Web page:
By Robert Koehler

Beautiful Boy plays it safe with the details of the true story of meth addict Nic Sheff and his father, freelance writer David Sheff. At the same time, the movie risks danger with a time-jumping, memory-driven editing scheme that overlaps sound and image in ways that have generally been all but forgotten in commercial cinema. This is no more, and no less, than a case of an editor rescuing a project headed toward certain disaster. If an editor can write a movie, then Nico Leunen—who stepped in, broke down the material, and rebuilt it when director Felix van Groeningen realized that several previous edits weren’t working, and most likely realized that he should’ve been working with his regular editor all along—has written Beautiful Boy.

The first writer (not counting Cameron Crowe, who spent years trying to adapt David’s best-selling memoir and Nic’s own, titled Tweak) was Australian author Luke Davies, whose 1998 autobiographical novel, Candy: A Novel of Love and Addiction, about his experience as a junkie, would seemingly bring a sense of immersion and an authenticity that no research can buy. But it’s clear after several minutes that the movie isn’t nearly as interested in addiction as it is in the father-son bond. As David (Steve Carrell) watches Nic (Timothée Chalamet), showing flashes of writing and other talents, drop out of university and fall into addiction, he recalls sharing a joint with him in happier times. Yes, a movie in 2018 that suggests that pot is a gateway drug for the hard stuff. That, and Nic reading Charles Bukowski, the literary romance of dropping out and turning on. (Chalamet recites a lengthy Bukowski text over the tail end of the credits, so don’t walk out early.) Beware, young ones, of books and pot: the combination can be deadly.

None of this is especially interesting or convincing, and all of it repeats itself in a worked-over pattern of collapse/rehab/near-recovery/collapse. It may also prove to be frustrating for those looking for an explanation for Nic’s attraction to crystal meth; they’ll find nothing here apart for Nic’s comment that meth turns a black-and-white world into colour, even though this is a kid who’s grown up in with clearly loving parents in what’s just about the most gorgeous, sylvan, upscale woodsy, uber-Marin/Mendocino home in movie history (try topping this, HGTV). Even the potential psychological effects of being a child of divorce (Maura Tierney plays Carell’s recent artist wife, Amy Ryan plays Nic’s slightly testy birth mom) are barely alluded to.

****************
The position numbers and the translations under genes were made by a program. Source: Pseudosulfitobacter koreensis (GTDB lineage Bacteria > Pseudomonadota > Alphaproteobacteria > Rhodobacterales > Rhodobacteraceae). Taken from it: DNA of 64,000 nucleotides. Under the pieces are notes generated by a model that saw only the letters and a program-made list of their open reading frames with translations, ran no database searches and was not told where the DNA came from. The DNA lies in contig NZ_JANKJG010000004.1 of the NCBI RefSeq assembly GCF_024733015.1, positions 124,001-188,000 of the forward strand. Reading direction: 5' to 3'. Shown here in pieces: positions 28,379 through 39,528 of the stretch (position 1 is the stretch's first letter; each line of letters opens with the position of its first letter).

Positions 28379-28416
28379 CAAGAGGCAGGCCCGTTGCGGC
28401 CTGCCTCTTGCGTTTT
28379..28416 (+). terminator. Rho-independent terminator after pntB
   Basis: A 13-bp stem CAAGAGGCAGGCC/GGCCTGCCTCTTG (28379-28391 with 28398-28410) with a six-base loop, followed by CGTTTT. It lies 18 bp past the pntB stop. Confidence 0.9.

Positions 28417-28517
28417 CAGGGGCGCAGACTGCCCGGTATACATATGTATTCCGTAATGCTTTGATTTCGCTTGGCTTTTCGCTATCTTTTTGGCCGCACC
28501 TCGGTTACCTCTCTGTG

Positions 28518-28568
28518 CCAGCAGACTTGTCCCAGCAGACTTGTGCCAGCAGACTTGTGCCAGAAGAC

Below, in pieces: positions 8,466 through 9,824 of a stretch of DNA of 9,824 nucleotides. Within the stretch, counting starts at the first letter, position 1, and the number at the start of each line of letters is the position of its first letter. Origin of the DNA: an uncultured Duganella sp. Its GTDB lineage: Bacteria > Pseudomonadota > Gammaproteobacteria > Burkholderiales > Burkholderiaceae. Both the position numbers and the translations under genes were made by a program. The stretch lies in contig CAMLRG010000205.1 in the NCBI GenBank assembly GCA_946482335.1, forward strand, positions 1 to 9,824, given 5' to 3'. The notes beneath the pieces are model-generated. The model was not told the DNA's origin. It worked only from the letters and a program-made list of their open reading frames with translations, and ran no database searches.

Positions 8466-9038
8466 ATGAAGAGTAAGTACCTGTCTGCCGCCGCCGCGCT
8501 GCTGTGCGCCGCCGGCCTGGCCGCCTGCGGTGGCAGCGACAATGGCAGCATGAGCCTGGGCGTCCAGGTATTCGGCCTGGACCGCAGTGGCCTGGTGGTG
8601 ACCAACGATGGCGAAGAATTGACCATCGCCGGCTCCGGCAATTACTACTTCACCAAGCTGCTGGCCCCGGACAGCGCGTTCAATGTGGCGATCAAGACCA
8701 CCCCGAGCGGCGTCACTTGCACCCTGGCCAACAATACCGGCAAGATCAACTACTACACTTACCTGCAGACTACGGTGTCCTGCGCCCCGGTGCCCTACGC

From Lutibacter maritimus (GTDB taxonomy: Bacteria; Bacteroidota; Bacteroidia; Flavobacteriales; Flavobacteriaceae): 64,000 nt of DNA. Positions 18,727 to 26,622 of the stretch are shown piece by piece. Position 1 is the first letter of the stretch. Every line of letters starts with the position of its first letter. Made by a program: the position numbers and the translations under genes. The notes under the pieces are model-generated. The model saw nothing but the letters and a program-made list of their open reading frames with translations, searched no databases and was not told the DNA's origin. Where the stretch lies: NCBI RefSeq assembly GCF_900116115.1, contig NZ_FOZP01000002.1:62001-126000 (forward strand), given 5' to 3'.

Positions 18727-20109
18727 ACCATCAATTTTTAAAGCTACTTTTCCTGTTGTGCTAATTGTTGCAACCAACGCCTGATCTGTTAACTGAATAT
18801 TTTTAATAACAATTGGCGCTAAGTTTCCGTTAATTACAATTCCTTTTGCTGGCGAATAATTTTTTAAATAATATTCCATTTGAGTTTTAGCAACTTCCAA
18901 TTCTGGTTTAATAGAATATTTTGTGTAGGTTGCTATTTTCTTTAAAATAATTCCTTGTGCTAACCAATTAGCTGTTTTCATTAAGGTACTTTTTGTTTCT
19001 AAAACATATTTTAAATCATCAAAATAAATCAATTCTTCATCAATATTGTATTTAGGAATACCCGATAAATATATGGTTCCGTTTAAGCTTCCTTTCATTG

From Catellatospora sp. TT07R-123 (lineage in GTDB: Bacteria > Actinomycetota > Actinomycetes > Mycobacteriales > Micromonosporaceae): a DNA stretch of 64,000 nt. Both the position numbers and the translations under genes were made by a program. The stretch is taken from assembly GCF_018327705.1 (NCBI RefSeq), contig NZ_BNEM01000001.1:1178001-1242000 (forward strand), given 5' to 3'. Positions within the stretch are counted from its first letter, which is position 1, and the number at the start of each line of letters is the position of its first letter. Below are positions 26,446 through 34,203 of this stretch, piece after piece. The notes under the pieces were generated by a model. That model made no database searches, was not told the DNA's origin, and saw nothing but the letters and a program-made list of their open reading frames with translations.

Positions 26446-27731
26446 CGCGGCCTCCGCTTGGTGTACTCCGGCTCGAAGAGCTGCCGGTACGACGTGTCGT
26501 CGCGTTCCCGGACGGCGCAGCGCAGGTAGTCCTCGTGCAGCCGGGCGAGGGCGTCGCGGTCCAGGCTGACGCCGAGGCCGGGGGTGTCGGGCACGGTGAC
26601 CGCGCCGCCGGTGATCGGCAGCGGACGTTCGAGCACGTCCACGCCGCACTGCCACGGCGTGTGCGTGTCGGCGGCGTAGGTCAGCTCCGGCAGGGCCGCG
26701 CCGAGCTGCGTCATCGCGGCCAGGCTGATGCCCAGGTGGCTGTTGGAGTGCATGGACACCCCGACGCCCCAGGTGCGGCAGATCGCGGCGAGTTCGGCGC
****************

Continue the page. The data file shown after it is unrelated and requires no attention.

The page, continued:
The decision, whether by Davies or van Groeningen, to gloss over the horrors of the addict’s life is surely the strangest element of Beautiful Boy, even granting the narrative stress on dad’s memories. But this is where Leunen steps in and nearly saves the day. In ways that seem to deliberately recall another San Francisco-set movie, Petulia (1968), Leunen’s technique of overlapping present and past, most often with images and sometimes with sound, foreground the power and impact of memory on emotions, especially love. David’s drama isn’t really with Nic but with himself: the clash of those memories, the pleasant ones deep in the past, the troubling ones closer to the present, becomes a fascinating cinematic tone poem in itself. The actors do their thing, and well—Carell has gotten so good at drama that you almost forget that he used to be funny, and Chalamet plays tortured quite fully even if he’s showing the work too much—but the course of time as experienced by a father who must learn to let go lifts the movie out of its own mire.